On the other hand, that same year, I had what I think was an example of an outstanding teacher for my political science class. Although he disagreed with me (as did almost every other student in my class) he would take my side in debates and help me present the best argument possible. I learned a lot from him. (And I changed some of my views based upon his helping me as he did.)

  9. As some of the Commenters pointed out, yes, there will always be some bad apples in the barrel. The example Boftx provided of a teacher who unethically graded him based on anything other than his work product, would definitely be considered a bad apple. Boftx is absolutely right about it being a teacher's duty to motivate, instill the thirst to learn, even provide the tools to carry out learning. I might add, at ALL grades, including post secondary education.

    Joseph Schillmoeller assumes all teachers 100% support all teacher association decisions and actions with, "But for teachers to not take the responsibility for the poor and apathetic members of their union makes them look absolutely ignorant....". The truth is there are many teachers who "take the responsibility" for membership by attending meetings, dialoging, and voting. The process may seem slow, like most any organization, but it does exist and happen. Perhaps Mr.Schillmoeller can enlighten us on his definition of what, according to his dictionary, are "the poor and apathetic members of their union..." so that his concerns may be better addressed. His statement paints a broad stroke and is somewhat vague.

    Truly, I understand the sentiments of many who prefer and value private schools, as I had once my own children educated there, and I did, in fact, work teaching in such a system. Private schools afford selective population management, which makes a HUGE difference versus public schools. Also the curriculum and demands for strict adherence of academic standards and a student's performance are also marked differences. You will see much greater parental support, both for the student and the school, and this is usually expected contractually for a student to remain at such a school.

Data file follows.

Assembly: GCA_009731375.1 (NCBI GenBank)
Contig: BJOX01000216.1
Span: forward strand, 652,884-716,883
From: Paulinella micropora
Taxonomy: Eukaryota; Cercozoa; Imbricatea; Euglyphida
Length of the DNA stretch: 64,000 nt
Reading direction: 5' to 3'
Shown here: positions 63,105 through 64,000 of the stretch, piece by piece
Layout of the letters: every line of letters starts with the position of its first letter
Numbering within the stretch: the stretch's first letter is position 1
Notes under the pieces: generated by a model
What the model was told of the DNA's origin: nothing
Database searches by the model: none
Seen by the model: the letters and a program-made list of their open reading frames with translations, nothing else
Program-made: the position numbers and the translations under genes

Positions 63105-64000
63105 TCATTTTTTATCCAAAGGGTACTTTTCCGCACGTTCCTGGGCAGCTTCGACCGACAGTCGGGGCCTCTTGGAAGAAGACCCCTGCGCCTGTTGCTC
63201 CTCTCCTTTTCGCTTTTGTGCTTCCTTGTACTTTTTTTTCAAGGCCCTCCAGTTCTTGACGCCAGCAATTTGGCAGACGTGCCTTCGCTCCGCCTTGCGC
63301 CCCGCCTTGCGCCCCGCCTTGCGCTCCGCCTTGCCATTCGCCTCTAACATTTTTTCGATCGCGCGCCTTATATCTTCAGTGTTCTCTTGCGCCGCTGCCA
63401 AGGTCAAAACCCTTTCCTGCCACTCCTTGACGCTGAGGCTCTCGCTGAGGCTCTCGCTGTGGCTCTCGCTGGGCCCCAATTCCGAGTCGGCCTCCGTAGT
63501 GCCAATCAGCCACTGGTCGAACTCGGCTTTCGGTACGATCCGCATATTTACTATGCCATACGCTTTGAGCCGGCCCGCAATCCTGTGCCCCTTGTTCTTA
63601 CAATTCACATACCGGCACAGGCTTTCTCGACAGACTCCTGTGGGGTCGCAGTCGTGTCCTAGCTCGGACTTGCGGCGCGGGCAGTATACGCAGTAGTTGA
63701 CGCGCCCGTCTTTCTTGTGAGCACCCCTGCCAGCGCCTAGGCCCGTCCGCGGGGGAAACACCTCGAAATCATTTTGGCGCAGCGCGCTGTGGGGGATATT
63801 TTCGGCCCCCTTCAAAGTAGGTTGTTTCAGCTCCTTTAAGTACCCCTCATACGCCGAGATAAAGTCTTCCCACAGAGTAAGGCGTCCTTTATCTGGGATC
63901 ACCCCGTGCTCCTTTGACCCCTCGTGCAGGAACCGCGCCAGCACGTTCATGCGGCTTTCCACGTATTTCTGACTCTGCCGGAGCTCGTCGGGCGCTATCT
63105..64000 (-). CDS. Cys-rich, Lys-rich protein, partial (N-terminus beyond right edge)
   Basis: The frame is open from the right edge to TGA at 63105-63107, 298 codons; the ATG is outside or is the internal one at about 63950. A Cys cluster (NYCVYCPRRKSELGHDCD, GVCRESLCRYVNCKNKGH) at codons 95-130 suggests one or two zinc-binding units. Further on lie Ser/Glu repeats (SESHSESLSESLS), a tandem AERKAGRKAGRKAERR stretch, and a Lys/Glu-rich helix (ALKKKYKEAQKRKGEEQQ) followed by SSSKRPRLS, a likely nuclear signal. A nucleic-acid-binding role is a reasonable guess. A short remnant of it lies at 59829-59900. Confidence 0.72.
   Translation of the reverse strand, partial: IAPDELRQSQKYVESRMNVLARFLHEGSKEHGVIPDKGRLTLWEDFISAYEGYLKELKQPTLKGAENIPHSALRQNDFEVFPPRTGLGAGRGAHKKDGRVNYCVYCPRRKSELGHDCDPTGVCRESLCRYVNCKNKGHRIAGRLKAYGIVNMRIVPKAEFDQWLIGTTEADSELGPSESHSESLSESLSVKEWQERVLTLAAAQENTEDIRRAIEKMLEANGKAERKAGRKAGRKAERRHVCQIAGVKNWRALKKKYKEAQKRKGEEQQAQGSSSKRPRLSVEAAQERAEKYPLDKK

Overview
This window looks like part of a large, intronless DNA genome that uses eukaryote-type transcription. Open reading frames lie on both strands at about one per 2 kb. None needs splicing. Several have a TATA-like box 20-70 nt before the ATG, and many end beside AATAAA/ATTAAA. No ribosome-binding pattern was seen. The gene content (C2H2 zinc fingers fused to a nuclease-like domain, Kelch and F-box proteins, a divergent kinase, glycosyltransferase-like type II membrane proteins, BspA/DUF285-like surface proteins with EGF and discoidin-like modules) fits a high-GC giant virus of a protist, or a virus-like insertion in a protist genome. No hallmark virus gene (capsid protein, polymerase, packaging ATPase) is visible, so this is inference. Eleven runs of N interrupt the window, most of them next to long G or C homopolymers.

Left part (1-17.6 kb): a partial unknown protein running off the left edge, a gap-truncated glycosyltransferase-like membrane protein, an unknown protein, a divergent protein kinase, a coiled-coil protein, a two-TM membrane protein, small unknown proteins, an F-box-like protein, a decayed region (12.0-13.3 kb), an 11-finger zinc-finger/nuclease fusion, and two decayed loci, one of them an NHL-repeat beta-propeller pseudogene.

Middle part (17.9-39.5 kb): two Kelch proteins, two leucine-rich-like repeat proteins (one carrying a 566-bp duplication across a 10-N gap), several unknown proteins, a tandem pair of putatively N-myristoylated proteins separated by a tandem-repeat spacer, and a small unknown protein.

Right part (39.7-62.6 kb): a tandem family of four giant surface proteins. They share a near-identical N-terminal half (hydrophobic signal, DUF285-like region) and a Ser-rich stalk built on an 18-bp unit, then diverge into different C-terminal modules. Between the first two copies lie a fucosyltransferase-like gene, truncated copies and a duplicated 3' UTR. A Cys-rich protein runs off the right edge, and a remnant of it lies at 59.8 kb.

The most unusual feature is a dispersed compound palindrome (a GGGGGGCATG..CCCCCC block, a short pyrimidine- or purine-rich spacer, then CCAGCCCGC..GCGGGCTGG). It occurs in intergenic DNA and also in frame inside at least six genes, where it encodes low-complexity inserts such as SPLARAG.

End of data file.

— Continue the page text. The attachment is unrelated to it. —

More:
Private schools have more latitude in general to run their organization as they see fit. This absolutely affects quality. If they fail, they go out of business.

    Tanker1975 knows that Clark County has had a significant shift in student population, reflecting changes in diversity and culturality of new enrollees. Research has found that the many coming into our schools, need extra time and support to learn and get the most from our educational services. Students who attend summer extended school return in the fall more ready and prepared to hit the road running. Can we afford to NOT change to requiring longer school year and hours? We are spinning our wheels now by not doing this.

    Blessings and Peace,
    Star

  10. Please be more specific, Ms.Roseanrose, pertaining to your comment, "If teachers can't teach, who need them? Why are we paying them?"!

    I respect and applaud your taking a stand in the comments, and usually you justify such comments. However, the above statement paints a vague/non-specific picture. Full-time teachers must undergo rigorous background checks and screening, subject to appropriate experiences, educational credentials, and interviews. Quite often, they are video-taped doing lessons as well as a part of their portfolio. Human Resources in school districts are RESPONSIBLE for the management of all teaching candidates, and the Board of Education does their final approval in the hiring process. Everyone in this process takes their responsibility seriously, and performs their part as diligently as possible. Can there be slip ups, yes. Thankfully, slip ups are few and far between.

    When I first came to Northern Nevada, there were "teachers" in classrooms who did not possess an appropriate college degree, nor had post-graduate credentials for teaching. It was things like this that later led to No Child Left Behind and having teachers who are certified as being, "Highly Qualified," to assure the public that the person teaching in the classroom has the safety background, education, and experience.

    Any PUBLIC school receiving public/taxpayer money must have certified teachers. What must be monitored, is the use of "substitute" teachers and school staff, as the policies do vary with location. Use of "substitutes" is much cheaper, as it is per day and no benefits. You can realize the great temptation for school districts to possibly abuse the use of "substitutes" to cut costs. Rarely, if at any time, does the public concern themselves with this practice, but if there is a concern about services, it is but one place to look.

    Make no mistake, there are far more dedicated, qualified, and caring teachers out there than the other sort. They see each child as a possibility, as promise, a potential, to carefully nurture and educate towards successfully blooming in the future.

    Blessings and Peace,
    Star